Wednesday, June 03, 2009

Q99 A1: Whether in the state of innocence children would have had perfect strength of body as to the use of its members immediately after birth?

No. Children would not have had sufficient strength for the use of their limbs for the purpose of performing every kind of act, but only for the acts befitting the state of infancy, such as suckling, and the like, because it is as natural as it is befitting to the principles of human nature that children should not have sufficient strength for the use of their limbs immediately after birth.

Pueri mox nati non habuissent sufficientem virtutem ad movendum membra ad quoslibet actus, sed ad actus pueritiae convenientes, puta ad sugendum ubera, et ad alia huiusmodi, quia manifestum est naturale hoc esse, utpote et principiis humanae naturae competens, quod pueri mox nati non habeant sufficientem virtutem ad movendum membra.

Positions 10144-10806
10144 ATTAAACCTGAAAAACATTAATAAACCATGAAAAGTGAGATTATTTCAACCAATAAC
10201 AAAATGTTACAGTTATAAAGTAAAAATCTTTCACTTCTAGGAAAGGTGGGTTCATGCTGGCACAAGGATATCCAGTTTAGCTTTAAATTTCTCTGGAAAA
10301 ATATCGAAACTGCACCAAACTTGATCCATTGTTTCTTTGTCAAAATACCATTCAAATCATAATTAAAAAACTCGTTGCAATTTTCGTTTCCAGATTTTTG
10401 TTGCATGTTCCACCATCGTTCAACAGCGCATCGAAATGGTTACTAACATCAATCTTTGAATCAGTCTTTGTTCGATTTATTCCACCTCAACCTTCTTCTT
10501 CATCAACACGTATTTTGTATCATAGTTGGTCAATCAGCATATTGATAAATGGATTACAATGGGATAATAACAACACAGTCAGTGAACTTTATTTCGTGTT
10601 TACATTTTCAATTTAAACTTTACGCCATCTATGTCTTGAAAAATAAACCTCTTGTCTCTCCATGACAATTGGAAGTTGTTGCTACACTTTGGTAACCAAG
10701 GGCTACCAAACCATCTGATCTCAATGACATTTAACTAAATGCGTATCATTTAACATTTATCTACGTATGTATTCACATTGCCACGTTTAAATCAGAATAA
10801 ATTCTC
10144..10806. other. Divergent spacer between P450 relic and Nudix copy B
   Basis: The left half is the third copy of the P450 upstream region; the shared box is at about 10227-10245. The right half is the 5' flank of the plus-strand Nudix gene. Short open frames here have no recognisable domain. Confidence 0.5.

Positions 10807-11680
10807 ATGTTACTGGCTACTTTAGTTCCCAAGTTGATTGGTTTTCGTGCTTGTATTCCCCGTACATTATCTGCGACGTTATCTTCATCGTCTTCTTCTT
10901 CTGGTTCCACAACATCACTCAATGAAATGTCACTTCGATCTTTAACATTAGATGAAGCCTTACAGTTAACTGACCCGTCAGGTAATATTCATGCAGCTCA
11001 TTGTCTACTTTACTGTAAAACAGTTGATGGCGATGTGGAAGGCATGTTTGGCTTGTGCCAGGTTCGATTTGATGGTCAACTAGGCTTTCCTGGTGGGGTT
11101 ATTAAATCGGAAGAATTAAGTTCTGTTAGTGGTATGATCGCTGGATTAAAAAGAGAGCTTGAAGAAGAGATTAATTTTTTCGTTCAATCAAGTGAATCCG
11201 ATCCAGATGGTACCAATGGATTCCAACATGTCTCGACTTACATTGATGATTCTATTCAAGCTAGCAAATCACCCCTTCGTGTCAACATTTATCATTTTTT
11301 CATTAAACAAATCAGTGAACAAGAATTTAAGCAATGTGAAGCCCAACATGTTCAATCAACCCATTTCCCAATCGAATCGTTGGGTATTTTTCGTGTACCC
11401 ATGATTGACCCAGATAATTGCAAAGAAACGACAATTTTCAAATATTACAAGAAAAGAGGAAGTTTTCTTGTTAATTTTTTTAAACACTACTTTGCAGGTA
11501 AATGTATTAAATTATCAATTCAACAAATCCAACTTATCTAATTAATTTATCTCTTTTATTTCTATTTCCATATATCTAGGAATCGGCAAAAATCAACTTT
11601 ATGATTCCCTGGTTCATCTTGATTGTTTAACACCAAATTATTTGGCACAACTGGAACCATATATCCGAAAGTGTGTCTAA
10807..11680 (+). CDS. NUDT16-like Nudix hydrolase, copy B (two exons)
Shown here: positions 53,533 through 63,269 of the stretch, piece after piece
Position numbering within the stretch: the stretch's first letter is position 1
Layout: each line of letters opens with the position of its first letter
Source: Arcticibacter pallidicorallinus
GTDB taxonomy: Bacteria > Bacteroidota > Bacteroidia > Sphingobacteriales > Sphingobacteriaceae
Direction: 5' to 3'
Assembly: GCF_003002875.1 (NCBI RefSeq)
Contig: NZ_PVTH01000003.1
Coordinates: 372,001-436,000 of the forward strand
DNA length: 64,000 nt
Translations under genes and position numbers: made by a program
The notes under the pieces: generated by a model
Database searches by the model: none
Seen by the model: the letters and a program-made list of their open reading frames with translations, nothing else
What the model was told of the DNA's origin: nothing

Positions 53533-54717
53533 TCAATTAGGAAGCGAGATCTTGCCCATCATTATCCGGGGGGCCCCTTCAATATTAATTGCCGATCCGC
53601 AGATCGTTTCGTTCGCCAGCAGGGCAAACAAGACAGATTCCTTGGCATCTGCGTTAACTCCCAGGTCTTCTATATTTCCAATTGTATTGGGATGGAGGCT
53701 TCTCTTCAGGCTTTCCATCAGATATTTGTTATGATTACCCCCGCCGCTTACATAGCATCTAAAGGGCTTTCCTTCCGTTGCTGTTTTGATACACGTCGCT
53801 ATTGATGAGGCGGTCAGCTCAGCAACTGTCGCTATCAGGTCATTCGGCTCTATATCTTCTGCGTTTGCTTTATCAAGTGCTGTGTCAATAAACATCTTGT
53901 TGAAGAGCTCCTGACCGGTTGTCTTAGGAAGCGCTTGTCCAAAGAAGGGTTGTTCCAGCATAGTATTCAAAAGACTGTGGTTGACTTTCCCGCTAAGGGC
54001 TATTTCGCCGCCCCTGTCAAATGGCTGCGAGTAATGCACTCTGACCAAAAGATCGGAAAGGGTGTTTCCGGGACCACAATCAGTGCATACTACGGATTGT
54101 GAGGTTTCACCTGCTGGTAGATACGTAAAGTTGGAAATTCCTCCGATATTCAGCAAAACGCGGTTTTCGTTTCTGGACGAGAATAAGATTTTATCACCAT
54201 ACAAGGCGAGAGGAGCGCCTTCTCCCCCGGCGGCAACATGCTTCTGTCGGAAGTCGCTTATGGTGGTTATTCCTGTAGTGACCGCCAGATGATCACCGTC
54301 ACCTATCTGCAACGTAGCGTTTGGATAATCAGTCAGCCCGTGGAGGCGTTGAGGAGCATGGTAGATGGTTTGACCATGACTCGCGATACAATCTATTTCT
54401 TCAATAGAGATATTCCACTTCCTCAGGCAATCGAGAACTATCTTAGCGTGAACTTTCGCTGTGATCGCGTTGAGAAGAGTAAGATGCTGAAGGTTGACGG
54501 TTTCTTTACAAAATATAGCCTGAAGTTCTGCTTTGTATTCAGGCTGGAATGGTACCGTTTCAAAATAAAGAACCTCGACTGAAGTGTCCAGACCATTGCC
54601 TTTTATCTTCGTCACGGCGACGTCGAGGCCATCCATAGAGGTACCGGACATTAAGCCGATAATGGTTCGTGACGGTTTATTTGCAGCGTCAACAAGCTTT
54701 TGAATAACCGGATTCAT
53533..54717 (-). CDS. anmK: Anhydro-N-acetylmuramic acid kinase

By faith alone do we hold truths which are above nature, and what we believe rests on authority. Wherefore, in making any assertion, we must be guided by the nature of things, except in those things which are above nature, and are made known to us by Divine authority.

Ea quae sunt supra naturam, sola fide tenemus; quod autem credimus, auctoritati debemus. Unde in omnibus asserendis sequi debemus naturam rerum, praeter ea quae auctoritate divina traduntur, quae sunt supra naturam.

In the state of innocence man would have been born, yet not subject to corruption. Therefore in that state there could have been certain infantile defects which result from birth; but not senile defects leading to corruption.

Homo in statu innocentiae generatus fuisset, sed non fuisset corruptus. Et ideo in statu illo potuissent esse aliqui defectus pueriles, qui consequuntur generationem; non autem defectus seniles, qui ordinantur ad corruptionem.